They also have a "lamb pancita," lamb organs cooked inside its own sewn-up stomach, but only Friday--Sunday. Supposed to be a really good morning-after reviver, like menudo.

Hank, natch, jumps in and orders first, picking the "Order of Barbacoa" ("250 grams of barbacoa served with rice and beans and eight tortillas, $10.99"). Me, I'm Mr. Modest. I get a barbacoa taco ($1.50), a quesadilla -- with huitlacoche, the Aztecs' "corn poop" (that's what huitlacoche means) mold that's supposed to put hairs on your chest -- and a single-size bowl of soup. And the lamb broth, of course ($2.25).

Rodnia explains that my soup is basically the drippings of the slow-cooking lamb barbacoa. Like, juices drip down from the steaming meat. So it's concentrated, and oh man, it sure is delicious when she brings it. A meal in itself, what with all the goodies added in, the garbanzos, rice, and plenty of chunks of lamb. But the taco is the real thing: a concentrated flavor of beautifully moist, nonchewy lamb meat that's somehow plenty flavorful, just tasting of...itself. I get a tamarindo drink too ($1.99), to sluice out the mouth. My three dishes more than fill me.

But, really, have to admit, Hank has the prize. Hey, at $10.99, he should. Okay, it comes in a polystyrene box, but he gets two big squares of compressed barbacoa lamb meat, and red-brown rice and beans, along with fresh greens like cilantro, and fresh hot tortillas, and a squeeze of red salsa. Plus an extra side of frijoles ($1.99). The boy's in pig heaven. Uh, make that Mutton Jeff heaven. He gives me a taste of the meat, and it's so full of flavor you wonder why we bother with beef. But Rodnia says the lamb mixiote has the strongest, maybe most interesting flavors, with that thin maguey skin, and the spices, and again, the slow steaming.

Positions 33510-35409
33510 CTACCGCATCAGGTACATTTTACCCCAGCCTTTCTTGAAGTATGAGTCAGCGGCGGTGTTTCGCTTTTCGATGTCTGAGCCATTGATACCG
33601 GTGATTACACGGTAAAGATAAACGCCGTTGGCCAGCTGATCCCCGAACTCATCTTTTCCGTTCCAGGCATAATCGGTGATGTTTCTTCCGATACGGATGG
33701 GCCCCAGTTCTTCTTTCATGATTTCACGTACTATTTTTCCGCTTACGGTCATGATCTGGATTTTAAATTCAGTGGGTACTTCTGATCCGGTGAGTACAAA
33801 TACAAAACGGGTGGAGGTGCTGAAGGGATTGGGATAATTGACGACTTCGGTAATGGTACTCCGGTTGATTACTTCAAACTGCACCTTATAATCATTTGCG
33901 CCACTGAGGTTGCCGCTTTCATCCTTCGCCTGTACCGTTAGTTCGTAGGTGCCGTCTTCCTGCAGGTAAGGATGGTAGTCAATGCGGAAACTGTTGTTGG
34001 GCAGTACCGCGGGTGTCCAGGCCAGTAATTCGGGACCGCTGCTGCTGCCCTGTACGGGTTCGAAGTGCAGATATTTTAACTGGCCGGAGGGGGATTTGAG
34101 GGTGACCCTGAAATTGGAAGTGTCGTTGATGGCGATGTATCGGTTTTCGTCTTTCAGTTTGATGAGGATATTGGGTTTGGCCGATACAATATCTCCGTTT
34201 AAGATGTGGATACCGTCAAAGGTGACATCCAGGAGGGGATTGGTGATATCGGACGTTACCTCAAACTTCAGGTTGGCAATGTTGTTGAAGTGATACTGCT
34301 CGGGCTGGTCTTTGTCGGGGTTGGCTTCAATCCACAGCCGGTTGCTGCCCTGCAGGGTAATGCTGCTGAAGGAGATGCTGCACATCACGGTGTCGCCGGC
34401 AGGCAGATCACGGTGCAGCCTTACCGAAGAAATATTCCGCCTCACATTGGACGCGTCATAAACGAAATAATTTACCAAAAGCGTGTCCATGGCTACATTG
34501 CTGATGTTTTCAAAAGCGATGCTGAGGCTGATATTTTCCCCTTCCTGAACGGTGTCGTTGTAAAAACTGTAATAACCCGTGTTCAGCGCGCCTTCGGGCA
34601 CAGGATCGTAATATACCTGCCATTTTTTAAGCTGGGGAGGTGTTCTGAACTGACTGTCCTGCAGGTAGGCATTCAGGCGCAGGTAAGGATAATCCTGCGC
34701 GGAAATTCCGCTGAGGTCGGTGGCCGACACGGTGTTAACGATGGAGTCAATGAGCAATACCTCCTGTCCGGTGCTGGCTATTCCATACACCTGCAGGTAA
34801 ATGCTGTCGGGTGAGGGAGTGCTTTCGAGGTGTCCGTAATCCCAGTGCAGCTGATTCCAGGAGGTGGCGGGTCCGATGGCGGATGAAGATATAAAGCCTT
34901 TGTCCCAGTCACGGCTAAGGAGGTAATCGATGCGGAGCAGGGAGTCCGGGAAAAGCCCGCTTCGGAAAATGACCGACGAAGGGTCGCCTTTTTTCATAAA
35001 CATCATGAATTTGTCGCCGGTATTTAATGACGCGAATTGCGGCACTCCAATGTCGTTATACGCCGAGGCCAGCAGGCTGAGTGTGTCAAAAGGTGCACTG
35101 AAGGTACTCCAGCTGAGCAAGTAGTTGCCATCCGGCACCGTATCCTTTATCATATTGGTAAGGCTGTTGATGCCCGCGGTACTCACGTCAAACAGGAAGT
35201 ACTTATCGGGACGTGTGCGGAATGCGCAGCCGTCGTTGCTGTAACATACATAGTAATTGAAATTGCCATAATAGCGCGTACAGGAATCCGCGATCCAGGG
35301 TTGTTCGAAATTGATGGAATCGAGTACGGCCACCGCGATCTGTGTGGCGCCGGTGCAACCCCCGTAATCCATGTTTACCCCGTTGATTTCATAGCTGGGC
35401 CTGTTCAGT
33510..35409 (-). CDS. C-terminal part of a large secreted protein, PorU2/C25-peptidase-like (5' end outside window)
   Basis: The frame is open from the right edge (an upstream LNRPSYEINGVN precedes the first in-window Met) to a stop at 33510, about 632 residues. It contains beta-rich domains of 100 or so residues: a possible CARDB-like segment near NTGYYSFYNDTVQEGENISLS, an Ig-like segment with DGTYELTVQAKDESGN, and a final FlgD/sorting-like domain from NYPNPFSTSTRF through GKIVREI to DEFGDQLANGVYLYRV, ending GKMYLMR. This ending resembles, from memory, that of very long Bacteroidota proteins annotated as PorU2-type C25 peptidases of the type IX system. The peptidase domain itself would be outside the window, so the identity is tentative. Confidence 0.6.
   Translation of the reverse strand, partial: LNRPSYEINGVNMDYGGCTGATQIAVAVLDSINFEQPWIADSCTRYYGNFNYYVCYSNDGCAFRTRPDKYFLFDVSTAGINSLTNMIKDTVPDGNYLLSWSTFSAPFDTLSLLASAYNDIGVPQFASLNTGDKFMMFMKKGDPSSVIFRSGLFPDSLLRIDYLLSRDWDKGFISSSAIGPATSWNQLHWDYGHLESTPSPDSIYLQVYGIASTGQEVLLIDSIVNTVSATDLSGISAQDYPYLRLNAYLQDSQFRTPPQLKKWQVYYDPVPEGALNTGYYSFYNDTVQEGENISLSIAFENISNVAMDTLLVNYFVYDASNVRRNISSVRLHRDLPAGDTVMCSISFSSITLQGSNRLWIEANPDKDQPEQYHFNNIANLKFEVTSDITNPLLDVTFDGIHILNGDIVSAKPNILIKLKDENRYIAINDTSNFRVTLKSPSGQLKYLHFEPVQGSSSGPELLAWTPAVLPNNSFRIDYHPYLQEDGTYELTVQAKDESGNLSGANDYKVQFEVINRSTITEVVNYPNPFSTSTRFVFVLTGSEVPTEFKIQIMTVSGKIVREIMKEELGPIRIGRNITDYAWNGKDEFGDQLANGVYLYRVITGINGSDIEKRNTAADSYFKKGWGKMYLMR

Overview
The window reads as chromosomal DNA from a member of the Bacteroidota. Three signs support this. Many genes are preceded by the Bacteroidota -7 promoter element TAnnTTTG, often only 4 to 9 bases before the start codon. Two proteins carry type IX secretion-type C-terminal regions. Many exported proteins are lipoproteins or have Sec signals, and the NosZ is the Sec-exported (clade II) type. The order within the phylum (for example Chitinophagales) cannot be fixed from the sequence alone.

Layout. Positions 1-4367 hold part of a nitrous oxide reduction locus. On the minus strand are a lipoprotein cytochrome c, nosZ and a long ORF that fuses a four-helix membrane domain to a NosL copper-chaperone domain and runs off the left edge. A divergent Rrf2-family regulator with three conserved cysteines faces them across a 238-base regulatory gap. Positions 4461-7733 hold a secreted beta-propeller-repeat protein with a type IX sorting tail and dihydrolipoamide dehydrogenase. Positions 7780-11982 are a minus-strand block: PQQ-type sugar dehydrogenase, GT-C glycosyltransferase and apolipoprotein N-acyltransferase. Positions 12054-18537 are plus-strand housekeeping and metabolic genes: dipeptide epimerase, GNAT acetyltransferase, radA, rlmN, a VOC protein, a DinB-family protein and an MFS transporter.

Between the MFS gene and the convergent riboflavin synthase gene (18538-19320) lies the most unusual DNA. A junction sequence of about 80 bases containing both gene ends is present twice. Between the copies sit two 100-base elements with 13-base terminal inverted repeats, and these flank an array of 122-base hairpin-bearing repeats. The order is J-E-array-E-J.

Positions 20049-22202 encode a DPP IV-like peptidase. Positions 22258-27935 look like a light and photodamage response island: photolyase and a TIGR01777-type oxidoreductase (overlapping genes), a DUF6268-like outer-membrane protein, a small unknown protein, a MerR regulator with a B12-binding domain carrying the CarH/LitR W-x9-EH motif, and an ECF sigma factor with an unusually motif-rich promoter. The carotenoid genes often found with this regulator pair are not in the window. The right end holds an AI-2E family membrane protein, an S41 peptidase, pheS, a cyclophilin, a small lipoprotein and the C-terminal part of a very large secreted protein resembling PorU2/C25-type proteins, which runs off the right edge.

No way I can fit that in now. Even if I had the dinero. But it's been a blast, one of those days when you discover something you've been missing all your life.

"Man," coos Hank outside. "That place really raised the baa...

The Place: El Borrego restaurant, 4280 El Cajon Boulevard (not far west of Fairmount), City Heights, 619-281-1355

Type of Food: Mexican

Prices: Breakfast chilaquiles, beans, $6.25; rancheros eggs, $6.25; bean soup, $3.99; lamb broth (with garbanzo beans, rice, lamb), $2.25 single, $4.25 double; barbacoa taco, $1.50; quesadilla with huitlacoche, $1.99; three rolled tacos with lamb, $5.99; lamb special, with lamb taco, rolled taco, quesadilla, cactus salad, rice, $7.25; lamb barbacoa "order" (with rice, beans, tortillas), $10.99; lamb pancita "order" (lamb's organs, same sides, Friday-Sunday only), $10.99; lamb mixiote, $12

Hours: 10:00 a.m.-8:00 p.m., Tuesday-Friday; 8:00 a.m.-6:00 p.m., Saturday, 8:00 a.m.-5:30 p.m. Sunday.

Closed Monday

Buses: 1, 1A, 15

Nearest Bus Stop: Eastbound, El Cajon and Van Dyke (1, 1A); El Cajon and Fairmount (15); westbound,

El Cajon and 43rd